Since we actually got snow and ice, I declared today to be a snow day. We have not been having very good days lately, and I have been quite anxious about my husband being at the hospital overnight while I was home with constant talk of losing power and heat and water. I was snappy, and the kids were not cooperating.
So this morning I said that today will be snow day, only chumash and mishna for 9 yo ( his rebbi walked to our house; I am so impressed with his level of commitment, and I think it made an impression on 9 yo, too). 9 yo finished Sanhedrin today.
The kids were not even eager to get out into all this. I thought: they have been hearing all the crazy things about ice and snow, so why would they think there is any fun to be out there? Meanwhile I got dressed and marched out, at 8 am, using the opportunity of my husband being around.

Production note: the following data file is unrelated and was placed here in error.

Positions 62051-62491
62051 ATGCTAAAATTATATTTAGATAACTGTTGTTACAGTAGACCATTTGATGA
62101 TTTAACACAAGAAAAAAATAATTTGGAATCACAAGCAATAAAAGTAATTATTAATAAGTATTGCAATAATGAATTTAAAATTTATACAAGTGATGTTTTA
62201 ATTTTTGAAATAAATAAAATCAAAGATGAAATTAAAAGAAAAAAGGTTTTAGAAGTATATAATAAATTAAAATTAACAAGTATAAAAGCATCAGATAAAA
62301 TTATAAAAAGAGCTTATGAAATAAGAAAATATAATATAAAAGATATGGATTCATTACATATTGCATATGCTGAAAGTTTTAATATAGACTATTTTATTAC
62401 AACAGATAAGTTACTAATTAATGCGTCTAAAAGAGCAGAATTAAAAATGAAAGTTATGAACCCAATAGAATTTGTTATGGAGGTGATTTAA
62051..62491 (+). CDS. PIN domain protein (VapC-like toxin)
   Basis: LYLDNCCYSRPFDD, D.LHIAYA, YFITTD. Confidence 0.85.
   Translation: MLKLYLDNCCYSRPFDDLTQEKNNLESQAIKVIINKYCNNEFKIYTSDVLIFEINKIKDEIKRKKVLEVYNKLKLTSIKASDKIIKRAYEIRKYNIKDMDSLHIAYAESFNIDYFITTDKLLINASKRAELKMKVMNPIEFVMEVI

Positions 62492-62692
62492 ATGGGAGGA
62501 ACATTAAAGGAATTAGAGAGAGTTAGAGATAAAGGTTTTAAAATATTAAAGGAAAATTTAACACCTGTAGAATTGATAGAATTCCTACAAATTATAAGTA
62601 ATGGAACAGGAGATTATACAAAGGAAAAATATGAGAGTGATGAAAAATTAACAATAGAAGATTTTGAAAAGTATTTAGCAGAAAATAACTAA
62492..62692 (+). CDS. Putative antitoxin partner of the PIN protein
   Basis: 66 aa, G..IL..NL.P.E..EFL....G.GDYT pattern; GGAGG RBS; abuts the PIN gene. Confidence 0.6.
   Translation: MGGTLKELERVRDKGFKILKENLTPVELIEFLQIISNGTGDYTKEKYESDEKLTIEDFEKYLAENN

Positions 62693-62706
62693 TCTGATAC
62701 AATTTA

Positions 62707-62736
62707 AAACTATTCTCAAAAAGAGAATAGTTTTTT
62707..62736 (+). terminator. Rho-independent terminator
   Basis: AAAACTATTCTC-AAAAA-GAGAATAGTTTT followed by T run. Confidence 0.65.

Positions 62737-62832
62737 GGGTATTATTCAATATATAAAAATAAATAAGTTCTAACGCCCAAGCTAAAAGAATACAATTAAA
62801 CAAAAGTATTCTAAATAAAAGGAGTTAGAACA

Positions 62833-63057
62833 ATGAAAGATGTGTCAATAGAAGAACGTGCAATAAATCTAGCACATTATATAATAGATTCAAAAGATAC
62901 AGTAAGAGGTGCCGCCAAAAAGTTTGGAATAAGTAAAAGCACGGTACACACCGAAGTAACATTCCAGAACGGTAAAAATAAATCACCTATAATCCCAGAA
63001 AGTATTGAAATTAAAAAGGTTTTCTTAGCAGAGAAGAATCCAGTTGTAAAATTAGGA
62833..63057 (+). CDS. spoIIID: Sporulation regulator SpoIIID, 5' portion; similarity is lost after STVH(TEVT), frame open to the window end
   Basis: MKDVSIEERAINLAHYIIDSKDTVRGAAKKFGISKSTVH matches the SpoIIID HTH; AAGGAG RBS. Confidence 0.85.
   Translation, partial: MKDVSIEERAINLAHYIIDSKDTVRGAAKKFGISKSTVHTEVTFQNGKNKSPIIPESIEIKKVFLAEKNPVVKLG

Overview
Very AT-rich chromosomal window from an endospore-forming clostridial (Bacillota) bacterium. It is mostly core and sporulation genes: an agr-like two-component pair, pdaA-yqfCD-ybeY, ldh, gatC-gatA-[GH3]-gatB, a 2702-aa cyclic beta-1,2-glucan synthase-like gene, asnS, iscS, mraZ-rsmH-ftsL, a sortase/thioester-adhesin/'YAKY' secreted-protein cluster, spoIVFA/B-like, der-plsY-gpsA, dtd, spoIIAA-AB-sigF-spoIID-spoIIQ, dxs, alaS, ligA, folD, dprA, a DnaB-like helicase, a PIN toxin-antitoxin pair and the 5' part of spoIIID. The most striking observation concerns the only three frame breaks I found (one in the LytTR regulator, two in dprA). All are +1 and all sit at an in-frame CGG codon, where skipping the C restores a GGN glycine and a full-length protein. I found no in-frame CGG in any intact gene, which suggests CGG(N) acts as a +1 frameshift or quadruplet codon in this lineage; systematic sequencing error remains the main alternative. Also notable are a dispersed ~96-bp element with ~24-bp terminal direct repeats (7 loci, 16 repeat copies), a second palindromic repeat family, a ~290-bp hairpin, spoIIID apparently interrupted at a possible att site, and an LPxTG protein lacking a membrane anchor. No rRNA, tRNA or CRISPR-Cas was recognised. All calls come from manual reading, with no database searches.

I was the only person out. It was still snowing, and beautiful. I kept stopping to look around and take pictures. As I turned around to come back, I was confronted with a set of footprints in the snow, my footprints. I have not been so starkly aware of the path I leave behind me. I was retracing my steps and clearly saw: here I slipped, here I dragged my legs, here I stopped. It is so easy to think that what I do and how I do it does not matter, but here I had a material evidence of my mark.
When I got back, the boys went out to shovel and play. They sledded in the backyard on a roll-up plastic sled I got in Goodwill years ago, made little snowpeople and scraped off the cars. 7 yo came in first; he was hungry for breakfast. 9 yo stayed out close to an hour.
By noon the sun came out, and everything started the melt. By the end of the day, snow remained only on the lawn. I was so glad that I did not tell kids to do schoolwork today and instead let them go out there and enjoy this brief winter visit.